Just when you think your children are done
fussing about the small details of life, they start again fussing--as
adults, no less--about their inheritances if you become involved in an
unmarried relationship. Assure them that the inheritance is intact and that
you haven't forgotten them or the grandchildren
Older couples have a lifetime of assets--a
house or two, multiple bank and brokerage accounts, insurance coverage and
perhaps an annuity. There's no need to combine assets late in life, unless
you feel compelled to feed a starving attorney who will gobble your money to
draft a detailed property agreement.
Many older couples choose to maintain separate
households simply because fond memories go with the house and logistics make
the task of moving in together overwhelming. Maintaining separate households
also eliminates any legal wrinkles in the event of a death.
If you haven't already done so, think about
getting long-term care insurance. Many seniors don't want to be a burden,
emotionally or financially, on their children. Such coverage is a good start
on both counts. Don't count on Medicaid.
At this stage of your life, it's important to
think about estate planning. Make a list of what you want done and then meet
with an attorney. Setting up an estate isn't cheap, so give this some
Health Care Directive
Think about drafting a health care directive to
be sure you'll be treated in accordance with your wishes if you're
incapacitated. Discuss your plans with your family. Make your wishes known.
Then put them in writing.
Finance of Romance
If you take care of the financial basics,
chances are your children will be more supportive of your romantic
relationship late in life. With a little planning, it's possible to protect
the interests of your children while following your heart.
August 4, 2005
for older couples
story published today in Forbes Magazine asks the reader to imagine that
your spouse has died following a long,
loving relationship, and after several years of living alone you've
decided to move in with that engaging person who makes you feel alive
companionship is warm and all is well, except for the children.
"The kids may
have a conniption over the surviving parent's decision to date," says
Sheryl Garrett, a certified financial planner and co-author of
Money Without Matrimony: The Unmarried
Couple's Guide To Financial Security. "The adult children
don't like it--especially when mom is the surviving parent, because
they're worried about the inheritance."
First, a word to the kids: Grow up!
a lifetime of experience and they haven't forgotten you--or the
grandchildren. So relax.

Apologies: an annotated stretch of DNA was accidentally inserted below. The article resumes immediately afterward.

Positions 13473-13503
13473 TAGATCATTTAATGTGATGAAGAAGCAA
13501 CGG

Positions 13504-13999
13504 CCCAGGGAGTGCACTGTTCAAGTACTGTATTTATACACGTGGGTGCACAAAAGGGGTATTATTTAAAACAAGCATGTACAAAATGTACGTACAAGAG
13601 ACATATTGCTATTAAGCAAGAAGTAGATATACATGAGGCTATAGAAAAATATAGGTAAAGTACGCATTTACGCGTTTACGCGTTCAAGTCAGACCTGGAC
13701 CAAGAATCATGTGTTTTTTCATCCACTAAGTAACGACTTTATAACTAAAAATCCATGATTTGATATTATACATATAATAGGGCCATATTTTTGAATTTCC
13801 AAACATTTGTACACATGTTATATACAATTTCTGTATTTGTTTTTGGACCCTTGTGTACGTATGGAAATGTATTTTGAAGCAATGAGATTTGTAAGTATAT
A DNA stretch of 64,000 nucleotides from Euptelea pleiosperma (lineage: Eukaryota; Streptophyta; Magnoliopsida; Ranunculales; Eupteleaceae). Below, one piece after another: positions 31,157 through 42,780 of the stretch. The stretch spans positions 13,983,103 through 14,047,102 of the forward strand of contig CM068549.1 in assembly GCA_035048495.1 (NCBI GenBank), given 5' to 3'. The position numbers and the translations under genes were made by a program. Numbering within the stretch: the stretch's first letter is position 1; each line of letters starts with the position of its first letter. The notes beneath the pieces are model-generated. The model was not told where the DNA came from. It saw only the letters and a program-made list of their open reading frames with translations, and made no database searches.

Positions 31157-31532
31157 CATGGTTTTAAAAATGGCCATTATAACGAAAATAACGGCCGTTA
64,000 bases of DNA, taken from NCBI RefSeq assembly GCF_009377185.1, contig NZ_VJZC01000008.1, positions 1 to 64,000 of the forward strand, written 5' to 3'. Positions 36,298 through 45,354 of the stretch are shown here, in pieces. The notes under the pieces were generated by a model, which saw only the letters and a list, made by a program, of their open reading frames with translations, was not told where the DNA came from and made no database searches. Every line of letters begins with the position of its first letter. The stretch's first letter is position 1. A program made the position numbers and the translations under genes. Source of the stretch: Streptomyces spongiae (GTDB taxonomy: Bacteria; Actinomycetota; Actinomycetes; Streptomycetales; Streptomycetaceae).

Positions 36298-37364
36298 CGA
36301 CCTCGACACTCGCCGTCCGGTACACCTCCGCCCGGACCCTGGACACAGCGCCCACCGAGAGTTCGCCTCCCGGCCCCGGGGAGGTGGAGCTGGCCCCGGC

cases, retired adults have acquired large houses filled with a lifetime
of things, and the logistics of moving in together are overwhelming so
the lovebirds often maintain separate households. If nothing else, this
makes it easier to sort things out after one partner dies.
At this stage
in life, estate planning is critical, and a living trust warrants
A will states
what you want done with your assets after death. Your influence ends
after the will has been approved by the probate court. Garrett says that
a trust holds assets or property for the benefit of others and makes
your influence extend beyond the grave.
A trust set
up while the person is alive is called a "living trust." A trust created
by a will and going into effect after death is called a "testamentary
trust." A trust can be irrevocable so the terms can't be changed--or
living and revocable so adjustments can be made if circumstances change.
A trust can
provide for your children and the future of your grandchildren. It also
can include a provision to take care of your unmarried partner if you
die or are incapacitated.
trusts also keep personal matters confidential. All proceedings in
probate court are a matter of public record, and anyone, including a
nosy neighbor, can trot down to the courthouse and read every detail of
your financial life.
But the most
important aspect of a trust may be the peace of mind it gives your
children: They know exactly where things stand and that the inheritance
won't be squandered.
adult children get pretty selfish," says Garrett, who wrote
Money Without Matrimony with
Debra A. Neiman. "A living trust will let the kids know they'll be taken
care of and put their fears to rest."
A trust isn't
something you can write on the back of an envelope at home. Make a
detailed outline of your wishes and consult an attorney.
establishing a trust isn't cheap--about $1,500 and up. Like a will, a
trust may be updated as circumstances change, and that's an additional
She says that
some younger couples fall into the "invincibility syndrome" and see no
need to plan for the future because they're healthy and can't imagine
becoming sick, let alone dying.
have heard time whistling in their ears and know better. A health care
directive is also part of estate planning and is vital late in life.
a durable power of attorney for health care a key document for anyone,
especially an unmarried couple in their later years.
about death or dying," Garrett says. "It's about taking care of you
while you're living but unable to care for or make decisions for
legally binding document that states that an individual or specific
individuals will make health care decisions for you if you can't make
them for yourself.
a written statement, your partner can't make decisions for you if you
become incapacitated or are seriously injured in an accident--and it
makes no difference if you have been together for years. That
responsibility falls to your family, even if you're estranged and
haven't spoken to them quite some time.
right requires thought and frank discussion with family members and
especially those who remain single, need to think about long-term care
insurance because they won't have a spouse to care for them and may not
have a trusted partner.
people don't want to depend on their children," Garrett says. "And they
shouldn't count on Medicaid."